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Democratic Party chairman at odds with his party's rank-and- file?

By Horace Cooper
web posted October 28, 2002

Terry McAuliffe, the Democratic National Committee Chairman, puts the "P" in partisan. As attack dogs go, he's the pit bull that Democrats believe they need to lead their party. When he rails against President George W. Bush, corporate corruption and the economy, if you're like me, you stand back a few feet from the television so you don't get hit by the foam and lather he's spewing. But it seems that his tofu for you and steak for me routine is wearing thin - and that's just what his own supporters are saying.

Terry McAuliffe
McAuliffe

Notwithstanding his in your face approach of partisan politics, it turns out that McAuliffe may be the worst thing to happen to the Democratic Party since Jimmy Carter met Ronald Reagan in 1980. The lessons of that election, in which the mild-mannered Southerner accused his opponent of political extremism and ended up in an electoral blowout and a loss of 12 Senate seats for the Democrats, might well have to be learned again.

When Democrats win elections, they do so by forming a coalition of labor unions, minority voters, economic populists, environmental activists, civil libertarians and disaffected independents to drive up turnout and build an electoral groundswell at the grassroots level. Since 1968 this coalition at the presidential level has averaged about 44 percent of the voting electorate. More important, since 1964 this coalition has never exceeded 50 percent of the voting public at the presidential level.

Contrast that with the Republican coalition made up of small business owners, married couples with children, economic libertarians, property owners, social conservatives and anti-tax advocates. Since 1968, this voter base has averaged 49 percent at the presidential level and, more important, has been as high as 61 percent.

Herein lies McAuliffe's problem. To win, Democrats need leaders such as Bill Clinton, who, despite personal failings, unite the party behind a left-of center-agenda and mobilize wide public support for "change" while hoping for a spoiler to divide Republicans. It's worked three times since 1968. But it's not likely to work in the next cycle if McAuliffe is still prominent.

McAuliffe's problem is that he embodies everything (except perhaps hypocrisy) that his party's are opposed to. Ask Al Sharpton what he believes about "Barbershop's" treatment of Martin Luther King and you'll have a sense of what Democrats think about Terry McAuliffe. With practically every action he takes, he gives them reason to remember that he's not part of their team and, more important, that he doesn't take them seriously.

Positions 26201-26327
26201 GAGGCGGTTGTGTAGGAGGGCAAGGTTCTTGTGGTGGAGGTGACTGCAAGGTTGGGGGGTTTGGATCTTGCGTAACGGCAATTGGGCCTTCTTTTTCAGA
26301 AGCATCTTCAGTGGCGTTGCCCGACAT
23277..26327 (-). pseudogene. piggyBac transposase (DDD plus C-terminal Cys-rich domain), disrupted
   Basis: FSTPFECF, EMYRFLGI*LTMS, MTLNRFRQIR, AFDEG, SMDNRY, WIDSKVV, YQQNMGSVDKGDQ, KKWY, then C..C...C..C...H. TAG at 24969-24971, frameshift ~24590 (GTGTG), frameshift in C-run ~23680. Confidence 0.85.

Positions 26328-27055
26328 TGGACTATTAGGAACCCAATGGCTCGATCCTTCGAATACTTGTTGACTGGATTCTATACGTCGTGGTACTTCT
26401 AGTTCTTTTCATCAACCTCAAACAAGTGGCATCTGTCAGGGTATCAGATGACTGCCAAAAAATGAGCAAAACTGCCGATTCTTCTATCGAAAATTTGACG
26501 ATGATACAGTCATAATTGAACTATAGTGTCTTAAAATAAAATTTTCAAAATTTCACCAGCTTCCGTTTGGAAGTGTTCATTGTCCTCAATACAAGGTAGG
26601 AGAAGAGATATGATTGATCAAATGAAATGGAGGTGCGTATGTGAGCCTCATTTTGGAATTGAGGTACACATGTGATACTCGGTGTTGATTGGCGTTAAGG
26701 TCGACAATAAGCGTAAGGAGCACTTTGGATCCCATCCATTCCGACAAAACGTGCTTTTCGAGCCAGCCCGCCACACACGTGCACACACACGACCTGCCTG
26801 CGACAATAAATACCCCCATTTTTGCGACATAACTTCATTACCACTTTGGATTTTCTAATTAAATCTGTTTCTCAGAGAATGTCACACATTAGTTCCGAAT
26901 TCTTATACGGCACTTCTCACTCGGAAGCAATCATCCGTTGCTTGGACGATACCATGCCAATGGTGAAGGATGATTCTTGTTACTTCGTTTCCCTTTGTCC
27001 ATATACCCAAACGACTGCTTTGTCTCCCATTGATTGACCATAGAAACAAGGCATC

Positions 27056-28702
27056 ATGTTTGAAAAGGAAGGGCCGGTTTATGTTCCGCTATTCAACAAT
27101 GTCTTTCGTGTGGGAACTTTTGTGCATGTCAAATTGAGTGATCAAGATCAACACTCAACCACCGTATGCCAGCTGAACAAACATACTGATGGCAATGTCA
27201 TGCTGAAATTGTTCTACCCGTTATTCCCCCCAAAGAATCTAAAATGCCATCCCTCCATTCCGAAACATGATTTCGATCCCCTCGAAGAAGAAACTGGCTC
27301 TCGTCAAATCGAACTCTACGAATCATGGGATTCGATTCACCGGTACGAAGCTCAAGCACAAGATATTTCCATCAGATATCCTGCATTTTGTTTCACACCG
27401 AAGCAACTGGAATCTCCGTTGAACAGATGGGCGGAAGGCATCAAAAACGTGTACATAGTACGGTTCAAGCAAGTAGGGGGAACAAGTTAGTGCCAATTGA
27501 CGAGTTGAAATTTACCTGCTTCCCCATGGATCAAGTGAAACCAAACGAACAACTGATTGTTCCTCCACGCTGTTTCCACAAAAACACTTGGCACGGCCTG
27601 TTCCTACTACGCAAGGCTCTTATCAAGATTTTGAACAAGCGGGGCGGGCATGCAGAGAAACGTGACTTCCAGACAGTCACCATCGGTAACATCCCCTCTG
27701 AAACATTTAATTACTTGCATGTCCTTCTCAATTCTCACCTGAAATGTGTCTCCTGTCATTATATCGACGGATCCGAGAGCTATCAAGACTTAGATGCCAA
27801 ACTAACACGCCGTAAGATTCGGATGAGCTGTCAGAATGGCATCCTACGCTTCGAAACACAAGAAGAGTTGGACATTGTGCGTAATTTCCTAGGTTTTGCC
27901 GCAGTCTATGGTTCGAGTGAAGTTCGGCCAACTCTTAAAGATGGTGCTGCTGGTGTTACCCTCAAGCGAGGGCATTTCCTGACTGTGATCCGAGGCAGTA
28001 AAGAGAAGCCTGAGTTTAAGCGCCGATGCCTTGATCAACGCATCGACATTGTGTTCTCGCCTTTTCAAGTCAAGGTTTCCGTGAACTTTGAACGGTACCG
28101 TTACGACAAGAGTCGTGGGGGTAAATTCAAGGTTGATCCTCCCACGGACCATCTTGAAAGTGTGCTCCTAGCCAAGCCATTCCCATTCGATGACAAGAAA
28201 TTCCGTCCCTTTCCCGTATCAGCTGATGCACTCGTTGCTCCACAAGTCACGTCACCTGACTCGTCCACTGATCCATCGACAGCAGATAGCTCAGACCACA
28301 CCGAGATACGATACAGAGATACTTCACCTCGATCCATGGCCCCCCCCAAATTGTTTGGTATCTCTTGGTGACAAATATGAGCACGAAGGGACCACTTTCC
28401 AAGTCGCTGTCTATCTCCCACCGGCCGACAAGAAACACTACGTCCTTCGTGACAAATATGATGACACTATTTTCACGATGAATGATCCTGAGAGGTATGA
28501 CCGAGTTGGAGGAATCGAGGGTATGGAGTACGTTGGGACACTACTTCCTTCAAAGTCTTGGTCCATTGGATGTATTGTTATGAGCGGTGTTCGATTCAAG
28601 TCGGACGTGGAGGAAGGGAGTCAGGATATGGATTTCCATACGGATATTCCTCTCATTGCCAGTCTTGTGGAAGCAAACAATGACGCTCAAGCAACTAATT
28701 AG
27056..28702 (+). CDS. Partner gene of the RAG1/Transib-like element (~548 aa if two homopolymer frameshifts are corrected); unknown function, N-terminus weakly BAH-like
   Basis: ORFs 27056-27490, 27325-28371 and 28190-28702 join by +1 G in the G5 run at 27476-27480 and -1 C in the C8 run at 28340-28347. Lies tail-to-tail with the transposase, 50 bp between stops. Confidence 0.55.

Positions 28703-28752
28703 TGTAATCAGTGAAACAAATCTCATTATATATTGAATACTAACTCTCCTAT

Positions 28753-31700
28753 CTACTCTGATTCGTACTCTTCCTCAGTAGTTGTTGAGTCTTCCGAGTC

McAuliffe doesn't discriminate. He's either said or done something that makes a mockery of practically every part of the Democratic Party's activist base. Consider: environmentalists have a fun time explaining the sprawling real estate development project he spearheaded in the heart of Florida. Or there is the fun that the seniors in the party have justifying his role in squandering $5 million in the International Brotherhood of Electrical Workers' pension program. That chicanery ultimately resulted in a Department of Labor investigation and six-figure fine assessed against two directors of the pension fund.

But wait, there's more. The union supporters must be really excited about the "communication challenge" involving McAuliffe's role on the board of a telecommunications firm that fired everyone when it went belly up.

Terry McAuliffe: investor, landlord, corporate negotiator. So much destruction in so little time. You have to wonder if it's dawning on Democratic activists what this middle-aged white guy with more corporate connections than Kenneth Lay has in common with environmentalists, social liberals and union workers.

Analysts who study voter patterns attribute the steady decline in voter participation to a sense among voters that they don't really have a choice. Well, it should come as no surprise that Terry McAuliffe's record repels his own party's activists. But when your voter bloc over the last 35 years has averaged less than 45 percent you just can't afford to have them demoralized. Congressional investigations into Global Crossing - an investment that reportedly made McAuliffe $18 million - will only further this alienation.

When McAuliffe is called before Congress to explain his role in Global Crossing (as he likely will be), Democrats had better take the lead in demanding he come clean. Otherwise, the public and party activists will see that the party leader doesn't believe in their platform. If he doesn't believe in it, why should they? Next they may find out that he's not even a vegetarian.

Horace Cooper is a senior fellow of The National Center for Public Policy Research, a Washington, D.C. think tank. Comments may be sent to HCooper@nationalcenter.org.

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